The Joyner lab studies how genes regulate the cell behaviors (proliferation, differentiation, migration) that underlie organ development, tissue repair and cancer. They focus on the brain where stem cells must produce hundreds of cell types at the right times and in the correct numbers, and the cells then migrate to the correct positions and synapse with partners. The lab uses sophisticated mouse genetics approaches to probe how cell-cell communication and cell intrinsic genetic programs determine the way by which normal cerebellar circuitry is established and regulates behaviors, or are disrupted in diseases including cancer.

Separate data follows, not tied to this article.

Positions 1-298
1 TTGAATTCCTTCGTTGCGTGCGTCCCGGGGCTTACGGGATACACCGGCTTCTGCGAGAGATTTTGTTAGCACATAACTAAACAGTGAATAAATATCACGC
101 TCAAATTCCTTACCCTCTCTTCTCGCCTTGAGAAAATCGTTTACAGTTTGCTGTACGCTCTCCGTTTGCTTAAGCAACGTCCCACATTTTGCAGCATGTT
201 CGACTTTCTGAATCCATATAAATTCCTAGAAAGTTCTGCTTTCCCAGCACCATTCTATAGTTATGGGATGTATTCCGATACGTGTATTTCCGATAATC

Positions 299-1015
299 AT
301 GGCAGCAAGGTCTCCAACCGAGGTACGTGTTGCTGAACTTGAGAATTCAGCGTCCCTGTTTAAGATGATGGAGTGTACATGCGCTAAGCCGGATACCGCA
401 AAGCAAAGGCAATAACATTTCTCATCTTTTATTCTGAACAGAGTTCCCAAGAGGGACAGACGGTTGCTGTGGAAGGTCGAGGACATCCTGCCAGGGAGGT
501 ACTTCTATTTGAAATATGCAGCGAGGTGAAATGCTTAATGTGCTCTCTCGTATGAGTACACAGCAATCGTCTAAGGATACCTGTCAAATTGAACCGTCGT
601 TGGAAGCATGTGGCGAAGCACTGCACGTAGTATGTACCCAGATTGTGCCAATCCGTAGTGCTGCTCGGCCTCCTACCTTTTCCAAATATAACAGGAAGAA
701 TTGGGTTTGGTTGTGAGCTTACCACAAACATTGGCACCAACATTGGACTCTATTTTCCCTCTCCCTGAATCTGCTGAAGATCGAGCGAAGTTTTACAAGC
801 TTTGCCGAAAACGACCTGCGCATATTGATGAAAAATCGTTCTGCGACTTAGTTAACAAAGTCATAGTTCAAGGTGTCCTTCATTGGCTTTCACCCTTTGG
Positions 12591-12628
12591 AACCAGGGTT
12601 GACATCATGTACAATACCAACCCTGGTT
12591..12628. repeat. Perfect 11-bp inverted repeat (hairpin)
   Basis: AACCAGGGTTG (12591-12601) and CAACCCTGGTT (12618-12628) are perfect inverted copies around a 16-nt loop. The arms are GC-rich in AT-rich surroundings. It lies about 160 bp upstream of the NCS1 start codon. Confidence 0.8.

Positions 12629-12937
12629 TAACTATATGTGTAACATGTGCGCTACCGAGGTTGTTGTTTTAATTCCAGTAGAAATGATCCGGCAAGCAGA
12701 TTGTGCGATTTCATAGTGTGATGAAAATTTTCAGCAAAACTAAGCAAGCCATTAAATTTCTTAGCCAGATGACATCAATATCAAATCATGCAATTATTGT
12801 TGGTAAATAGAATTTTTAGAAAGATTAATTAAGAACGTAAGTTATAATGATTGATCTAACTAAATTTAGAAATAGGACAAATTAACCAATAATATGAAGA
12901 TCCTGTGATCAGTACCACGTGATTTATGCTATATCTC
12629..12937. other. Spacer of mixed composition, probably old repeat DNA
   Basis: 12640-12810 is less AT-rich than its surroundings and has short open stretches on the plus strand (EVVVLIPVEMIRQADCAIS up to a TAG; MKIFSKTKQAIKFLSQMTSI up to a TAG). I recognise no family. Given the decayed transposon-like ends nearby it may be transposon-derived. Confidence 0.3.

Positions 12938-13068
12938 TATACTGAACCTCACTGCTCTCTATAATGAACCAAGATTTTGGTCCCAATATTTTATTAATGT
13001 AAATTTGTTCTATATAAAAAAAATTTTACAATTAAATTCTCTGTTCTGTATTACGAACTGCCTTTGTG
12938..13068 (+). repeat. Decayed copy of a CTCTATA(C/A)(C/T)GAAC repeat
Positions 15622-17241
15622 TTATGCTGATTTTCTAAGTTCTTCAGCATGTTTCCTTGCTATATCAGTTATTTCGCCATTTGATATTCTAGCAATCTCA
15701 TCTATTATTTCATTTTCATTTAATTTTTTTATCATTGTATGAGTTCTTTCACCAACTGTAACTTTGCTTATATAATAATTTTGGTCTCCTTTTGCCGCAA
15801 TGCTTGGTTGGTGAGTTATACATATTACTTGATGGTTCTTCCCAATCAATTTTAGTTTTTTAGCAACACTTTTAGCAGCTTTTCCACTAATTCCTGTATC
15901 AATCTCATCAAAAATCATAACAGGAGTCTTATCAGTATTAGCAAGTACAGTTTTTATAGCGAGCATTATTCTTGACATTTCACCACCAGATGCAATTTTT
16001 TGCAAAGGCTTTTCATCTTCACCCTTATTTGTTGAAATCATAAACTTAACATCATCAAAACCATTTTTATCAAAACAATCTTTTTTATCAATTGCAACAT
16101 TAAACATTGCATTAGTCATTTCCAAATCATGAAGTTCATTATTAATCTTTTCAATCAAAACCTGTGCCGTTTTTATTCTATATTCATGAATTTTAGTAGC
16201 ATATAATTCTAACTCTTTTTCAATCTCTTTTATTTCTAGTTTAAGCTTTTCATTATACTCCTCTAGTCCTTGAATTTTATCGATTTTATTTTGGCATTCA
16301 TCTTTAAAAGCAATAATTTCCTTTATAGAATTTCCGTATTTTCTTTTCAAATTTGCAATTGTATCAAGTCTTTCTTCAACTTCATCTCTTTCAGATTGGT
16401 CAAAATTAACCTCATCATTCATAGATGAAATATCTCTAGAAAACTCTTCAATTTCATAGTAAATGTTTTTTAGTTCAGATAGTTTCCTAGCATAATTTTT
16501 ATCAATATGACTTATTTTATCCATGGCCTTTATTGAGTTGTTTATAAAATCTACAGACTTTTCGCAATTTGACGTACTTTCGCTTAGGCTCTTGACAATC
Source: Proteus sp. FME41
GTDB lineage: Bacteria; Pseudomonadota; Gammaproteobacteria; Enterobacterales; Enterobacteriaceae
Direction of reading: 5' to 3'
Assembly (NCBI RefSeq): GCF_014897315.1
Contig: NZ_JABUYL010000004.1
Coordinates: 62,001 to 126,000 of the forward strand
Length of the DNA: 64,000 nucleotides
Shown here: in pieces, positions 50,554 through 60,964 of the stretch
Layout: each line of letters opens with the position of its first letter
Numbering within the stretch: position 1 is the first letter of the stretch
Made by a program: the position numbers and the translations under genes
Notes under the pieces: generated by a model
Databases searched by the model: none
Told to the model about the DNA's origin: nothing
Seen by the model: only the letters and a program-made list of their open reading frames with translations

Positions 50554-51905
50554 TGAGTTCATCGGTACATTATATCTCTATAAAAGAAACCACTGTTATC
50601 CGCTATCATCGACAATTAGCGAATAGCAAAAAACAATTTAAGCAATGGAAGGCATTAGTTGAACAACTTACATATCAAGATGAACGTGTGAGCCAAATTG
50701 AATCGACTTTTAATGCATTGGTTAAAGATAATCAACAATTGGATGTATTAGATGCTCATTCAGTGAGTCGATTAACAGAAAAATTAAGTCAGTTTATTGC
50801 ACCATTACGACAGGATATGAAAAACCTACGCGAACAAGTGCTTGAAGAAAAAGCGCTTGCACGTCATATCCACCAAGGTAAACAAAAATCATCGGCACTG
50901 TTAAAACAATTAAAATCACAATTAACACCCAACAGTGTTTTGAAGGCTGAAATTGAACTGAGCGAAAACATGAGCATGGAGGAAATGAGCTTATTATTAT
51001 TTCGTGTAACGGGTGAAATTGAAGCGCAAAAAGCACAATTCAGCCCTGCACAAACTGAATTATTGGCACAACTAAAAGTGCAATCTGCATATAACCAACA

Alexandra Joyner, PhD
Research FocusThe Joyner laboratory studies the involvement of Hedgehog signaling and transcription factors in cerebellum development, regeneration and cancer.
EducationPhD, University of Toronto
- Bayin N.S., Wojcinski A., Mourton A., Saito H., Suzuki N., Joyner A.L. (2018). Age-dependent dormant resident progenitors are stimulated by injury to regenerate Purkinje neurons. Elife. doi: 10.7554/eLife.39879.
- Roselló-Díez A., Madisen L., Bastide S., Zeng H., Joyner A.L. (2018). Cell-nonautonomous local and systemic responses to cell arrest enable long-bone catch-up growth in developing mice. PLoS Biol. doi: 10.1371/journal.pbio.2005086.